What others say: Oil tax debate begins anew

News this week that opponents of the oil tax reform approved by the Legislature and signed by the governor have managed to get repeal of the law on the August 2014 ballot can’t be derided.

The effort to overturn the law can, however, be defeated.

And it should be.

This is a fight about Alaska’s future. It’s not a fight about who has the best slogan.

What Alaskans need to remember is that oil revenue is the source of about 90 percent of the state’s annual general fund revenue. Oil revenue has been high because oil prices have been high, somewhat masking the decline in North Slope oil production. But declining the production is. Alaska this year slipped to fourth among the ranking of the nation’s oil-producing states, in part due to increases elsewhere but also due to the continued drop in oil coming from up north.

Alaska needs to do something to spur increased oil production. That much is clear.

Should Alaskans be content with the way things are? No. Should Alaskans be willing to make appropriate concessions to induce increased oil production? Yes. Can that production be guaranteed? No.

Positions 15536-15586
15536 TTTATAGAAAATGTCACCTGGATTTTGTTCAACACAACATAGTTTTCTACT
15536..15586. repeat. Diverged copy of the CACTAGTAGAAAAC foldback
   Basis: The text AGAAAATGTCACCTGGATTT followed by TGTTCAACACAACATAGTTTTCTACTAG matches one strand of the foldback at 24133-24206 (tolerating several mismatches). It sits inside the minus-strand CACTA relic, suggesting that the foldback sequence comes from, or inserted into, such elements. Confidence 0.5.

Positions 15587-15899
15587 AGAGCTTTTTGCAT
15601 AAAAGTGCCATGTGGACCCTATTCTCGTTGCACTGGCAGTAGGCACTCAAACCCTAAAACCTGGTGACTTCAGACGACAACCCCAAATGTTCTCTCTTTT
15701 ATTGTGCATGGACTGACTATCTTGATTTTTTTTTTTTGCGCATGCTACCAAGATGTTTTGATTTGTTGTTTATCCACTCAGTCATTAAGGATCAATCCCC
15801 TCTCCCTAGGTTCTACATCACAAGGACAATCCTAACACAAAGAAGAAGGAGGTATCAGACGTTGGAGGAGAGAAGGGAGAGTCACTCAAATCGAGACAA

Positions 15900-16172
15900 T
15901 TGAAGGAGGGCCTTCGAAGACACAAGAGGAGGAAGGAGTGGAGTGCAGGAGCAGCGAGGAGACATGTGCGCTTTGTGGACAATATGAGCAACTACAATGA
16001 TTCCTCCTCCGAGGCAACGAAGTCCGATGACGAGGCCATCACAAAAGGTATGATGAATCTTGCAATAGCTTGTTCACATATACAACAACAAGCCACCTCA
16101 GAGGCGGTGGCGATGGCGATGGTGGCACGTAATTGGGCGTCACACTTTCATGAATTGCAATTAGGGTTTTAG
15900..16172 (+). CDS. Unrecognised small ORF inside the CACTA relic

What Alaska can do is make the best possible business decision with the information derived from extensive research. That’s what the Legislature did and what Gov. Sean Parnell urged them to do.

As is often said, all of us Alaskans are in the oil business. And that’s an especially pertinent point right now, with the announcement of the amount of the annual oil revenue payment to individual Alaskans — the permanent fund dividend — coming later this month.

Repeal of the law will be on the August 2014 primary election ballot. Those who support the law must make a clear and convincing case in favor of the law to an electorate that contains a sizable bloc of voters wary of the oil companies.

— Fairbanks Daily News-Miner,

Sept. 7

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